To Henry Laurens
Valley Forge January 12th 1778
As I do not recollect with precision, whether any or what Resolutions have been made by Congress respecting Captures by the Army or Detachments of It, and not having all their proceedings with me, with which I have been honored from time to time, to assist my inquiries upon the subject, I must take the liberty to request, that they will determine and favor me with their decisions upon the following points.
First, what articles captured are to be considered as public property?
Secondly, Whether articles captured by parties or Detachments, not determined public property, are to be distributed or sold for the benefit of the Army at large, or are to be considered as the sole & exclusive right of the Captors?
Thirdly, If in general instances, Such articles as are taken and which are not considered public property, are determined to be the sole & exclusive right of the Captors, are Stationary Detachments, who from their situation have much more than a common chance of making prizes to be considered upon the same footing?
Fourthly, If there is to be a distinction between Stationary & Other detachments, and the former are denied an exclusive right to the Captures they make, what proportion of the Articles are they to have?1
I have been induced to state the above Questions on account of some difficulties, that have arisen, respecting the prize taken by the Detachment at Wilmington under Genl Smallwood, that the same may be determined, and certain principles established to govern in like and future cases. In the instance of this prize, As the baggage taken, from Genl Smallwoods and the Officers representation, will be but inconsiderable, when divided among themselves, I have consented that they shall have it at a just appraisement & distribution, and have directed him to have the whole and the value properly inventoried, that such order may be made respecting the latter, as the decisions of Congress may justifye and point out. I have also directed a Sale of the Brig, as I understand some Offers have been made for her, and as her situation may be considered hazardous & precarious.2
Besides the Brig taken at Wilmington, A vessel has stranded at Reedy Island with Goods on board.3 It is said a Quantity of Rum—some Bales of Cloth4—a number of Hats and some other articles, (all wanted by the Army) have been taken out of her by the Militia, particularly those of Kent County.5 These General Smallwood is endeavouring to find, that they may be of public benefit. I have the Honor to be with great respect Sir Your Most Obedt servant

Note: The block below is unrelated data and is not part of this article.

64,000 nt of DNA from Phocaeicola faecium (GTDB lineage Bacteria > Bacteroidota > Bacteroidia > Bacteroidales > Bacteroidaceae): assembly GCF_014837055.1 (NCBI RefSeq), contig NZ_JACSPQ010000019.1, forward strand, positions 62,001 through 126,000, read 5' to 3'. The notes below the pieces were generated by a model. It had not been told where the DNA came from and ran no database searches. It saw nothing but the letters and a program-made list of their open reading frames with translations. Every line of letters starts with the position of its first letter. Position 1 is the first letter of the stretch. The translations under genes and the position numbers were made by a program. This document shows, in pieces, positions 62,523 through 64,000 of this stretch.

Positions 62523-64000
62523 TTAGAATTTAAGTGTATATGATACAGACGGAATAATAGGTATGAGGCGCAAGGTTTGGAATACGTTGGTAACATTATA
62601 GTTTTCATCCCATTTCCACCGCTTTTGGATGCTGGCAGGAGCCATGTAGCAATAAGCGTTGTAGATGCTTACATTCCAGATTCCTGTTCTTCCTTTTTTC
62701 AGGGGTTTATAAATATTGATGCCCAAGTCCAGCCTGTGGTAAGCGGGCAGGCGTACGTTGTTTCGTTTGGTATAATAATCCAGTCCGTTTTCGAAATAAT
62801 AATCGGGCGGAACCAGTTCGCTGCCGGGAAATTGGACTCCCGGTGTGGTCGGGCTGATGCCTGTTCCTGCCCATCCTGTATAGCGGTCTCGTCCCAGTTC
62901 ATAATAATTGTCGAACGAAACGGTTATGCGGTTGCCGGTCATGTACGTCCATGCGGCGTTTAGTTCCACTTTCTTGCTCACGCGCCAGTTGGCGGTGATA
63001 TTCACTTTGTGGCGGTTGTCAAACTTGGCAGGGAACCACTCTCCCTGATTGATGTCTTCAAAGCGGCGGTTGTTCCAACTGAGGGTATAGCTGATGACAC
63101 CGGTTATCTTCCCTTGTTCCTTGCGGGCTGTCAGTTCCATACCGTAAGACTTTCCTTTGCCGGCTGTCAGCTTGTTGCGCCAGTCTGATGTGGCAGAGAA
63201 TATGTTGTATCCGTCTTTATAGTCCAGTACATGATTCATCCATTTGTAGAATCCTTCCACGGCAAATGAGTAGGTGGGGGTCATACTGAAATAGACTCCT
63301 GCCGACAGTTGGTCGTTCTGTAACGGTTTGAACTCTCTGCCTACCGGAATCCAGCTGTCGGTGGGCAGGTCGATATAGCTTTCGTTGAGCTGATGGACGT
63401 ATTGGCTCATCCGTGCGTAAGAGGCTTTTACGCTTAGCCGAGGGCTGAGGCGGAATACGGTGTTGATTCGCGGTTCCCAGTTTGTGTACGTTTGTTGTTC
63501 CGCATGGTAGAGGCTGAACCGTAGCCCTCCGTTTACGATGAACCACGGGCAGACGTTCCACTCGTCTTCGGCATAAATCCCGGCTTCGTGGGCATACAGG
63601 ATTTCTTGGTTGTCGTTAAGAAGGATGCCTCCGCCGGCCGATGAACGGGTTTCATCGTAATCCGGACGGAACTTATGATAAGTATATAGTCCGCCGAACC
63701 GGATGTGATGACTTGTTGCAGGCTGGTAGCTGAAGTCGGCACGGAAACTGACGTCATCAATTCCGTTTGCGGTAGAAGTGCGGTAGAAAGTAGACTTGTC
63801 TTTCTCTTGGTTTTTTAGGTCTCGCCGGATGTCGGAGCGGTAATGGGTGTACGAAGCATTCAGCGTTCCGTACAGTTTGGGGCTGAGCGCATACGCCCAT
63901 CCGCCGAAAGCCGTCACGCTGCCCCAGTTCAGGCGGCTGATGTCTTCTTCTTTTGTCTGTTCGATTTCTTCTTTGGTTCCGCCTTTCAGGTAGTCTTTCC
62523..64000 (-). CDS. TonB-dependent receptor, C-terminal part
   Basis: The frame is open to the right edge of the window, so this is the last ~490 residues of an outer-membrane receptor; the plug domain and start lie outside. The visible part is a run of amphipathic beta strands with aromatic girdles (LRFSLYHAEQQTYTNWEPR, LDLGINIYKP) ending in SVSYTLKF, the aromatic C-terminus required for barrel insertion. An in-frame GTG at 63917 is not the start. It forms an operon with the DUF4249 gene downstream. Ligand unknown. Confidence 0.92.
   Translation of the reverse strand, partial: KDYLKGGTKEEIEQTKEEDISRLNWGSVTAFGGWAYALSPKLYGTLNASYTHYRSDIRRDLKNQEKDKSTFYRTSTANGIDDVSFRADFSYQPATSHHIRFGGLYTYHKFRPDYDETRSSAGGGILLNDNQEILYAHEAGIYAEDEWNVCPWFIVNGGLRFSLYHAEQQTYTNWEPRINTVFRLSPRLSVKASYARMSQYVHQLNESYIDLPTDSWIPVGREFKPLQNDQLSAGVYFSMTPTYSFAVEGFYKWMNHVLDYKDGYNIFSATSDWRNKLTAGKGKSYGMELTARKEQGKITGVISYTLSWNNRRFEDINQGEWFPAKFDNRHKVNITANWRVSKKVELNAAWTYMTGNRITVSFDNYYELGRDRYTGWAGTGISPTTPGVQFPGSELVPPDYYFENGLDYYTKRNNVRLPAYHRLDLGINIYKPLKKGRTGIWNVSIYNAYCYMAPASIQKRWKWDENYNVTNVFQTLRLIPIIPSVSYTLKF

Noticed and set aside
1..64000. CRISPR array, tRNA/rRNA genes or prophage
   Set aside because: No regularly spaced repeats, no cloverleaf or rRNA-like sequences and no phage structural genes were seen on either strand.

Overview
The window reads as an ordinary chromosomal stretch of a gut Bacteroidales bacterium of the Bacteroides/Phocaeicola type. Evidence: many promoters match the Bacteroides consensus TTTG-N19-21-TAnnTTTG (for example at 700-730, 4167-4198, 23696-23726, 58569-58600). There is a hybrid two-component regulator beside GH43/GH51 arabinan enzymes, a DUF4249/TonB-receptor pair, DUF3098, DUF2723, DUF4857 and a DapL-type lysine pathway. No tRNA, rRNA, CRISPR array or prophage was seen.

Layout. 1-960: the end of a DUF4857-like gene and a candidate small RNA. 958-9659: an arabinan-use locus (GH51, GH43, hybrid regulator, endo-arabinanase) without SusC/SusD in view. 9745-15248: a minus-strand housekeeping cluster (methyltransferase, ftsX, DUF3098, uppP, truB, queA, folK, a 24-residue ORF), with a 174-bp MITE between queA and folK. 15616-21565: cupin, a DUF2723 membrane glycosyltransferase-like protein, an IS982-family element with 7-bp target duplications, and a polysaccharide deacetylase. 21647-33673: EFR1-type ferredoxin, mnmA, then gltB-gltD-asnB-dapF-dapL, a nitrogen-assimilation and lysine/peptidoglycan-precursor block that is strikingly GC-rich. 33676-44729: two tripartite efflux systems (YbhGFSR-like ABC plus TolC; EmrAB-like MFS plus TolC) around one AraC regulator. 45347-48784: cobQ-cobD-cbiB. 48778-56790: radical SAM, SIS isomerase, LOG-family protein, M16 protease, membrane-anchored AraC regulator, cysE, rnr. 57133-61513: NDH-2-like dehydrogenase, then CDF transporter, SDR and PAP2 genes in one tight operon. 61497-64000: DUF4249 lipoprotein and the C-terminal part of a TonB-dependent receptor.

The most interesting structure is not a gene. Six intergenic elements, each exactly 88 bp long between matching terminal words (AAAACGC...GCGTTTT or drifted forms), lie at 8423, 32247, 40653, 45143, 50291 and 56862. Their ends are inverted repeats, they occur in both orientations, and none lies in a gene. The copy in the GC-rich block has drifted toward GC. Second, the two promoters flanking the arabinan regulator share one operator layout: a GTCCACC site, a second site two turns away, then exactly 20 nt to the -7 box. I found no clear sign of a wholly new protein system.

LS, in Robert Hanson Harrison’s writing, DNA:PCC, item 152; Df, DLC:GW; copy, DNA:PCC, item 169; Varick transcript, DLC:GW. GW wrote William Smallwood on this date, enclosing his letter to Laurens and asking Smallwood to read it before sending it on to Congress, which Smallwood did on 17 January. Congress read this letter on 20 Jan. and referred it to the marine committee (JCC description begins Worthington Chauncey Ford et al., eds. Journals of the Continental Congress, 1774-1789. 34 vols. Washington, D.C., 1904–37. description ends , 10:66).
1. Harrison struck out additional words at this place on the draft: “as a reward & encouragement for their exertions?”
2. Earlier congressional resolutions on the distribution of prize ships and cargo had not specified the procedures to be followed in cases of captures made by army detachments (see ibid., 3:371–75, 4:36–37, 6:882–83). On 25 Jan. 1778 Laurens wrote GW enclosing Congress’s resolution of the previous day “That the vessels and goods lately captured as aforesaid, ought to be libelled in the court of admiralty in that State where the capture was made; but if no such court should be erected in that State, then the prosecution should be in the court of such State as the captors may find convenient, the judge whereof, on condemnation, will order distribution to be made agreeably to the resolution of Congress; and that six printed copies of the extracts of the journals of Congress relative to the capture and condemnation of prizes, &c. be transmitted to General Washington and General Smallwood” (ibid., 10:88).
3. Harrison crossed out the words “a valuable Cargoe” on the draft, replacing them with “Goods on board.”
4. The words “a quantity of wine” are struck out at this place on the draft.
5. The following sentence is crossed out at this place on the draft: “These I have requested Genl Smallwood to secure, and to give proper Certificates for ’em, A measure he began to had adopted himself upon the first information he had of the fact and which he is now pursuing.” Smallwood enclosed a list of cargo from the vessel stranded at Reedy Island in his letter to GW of 10 January.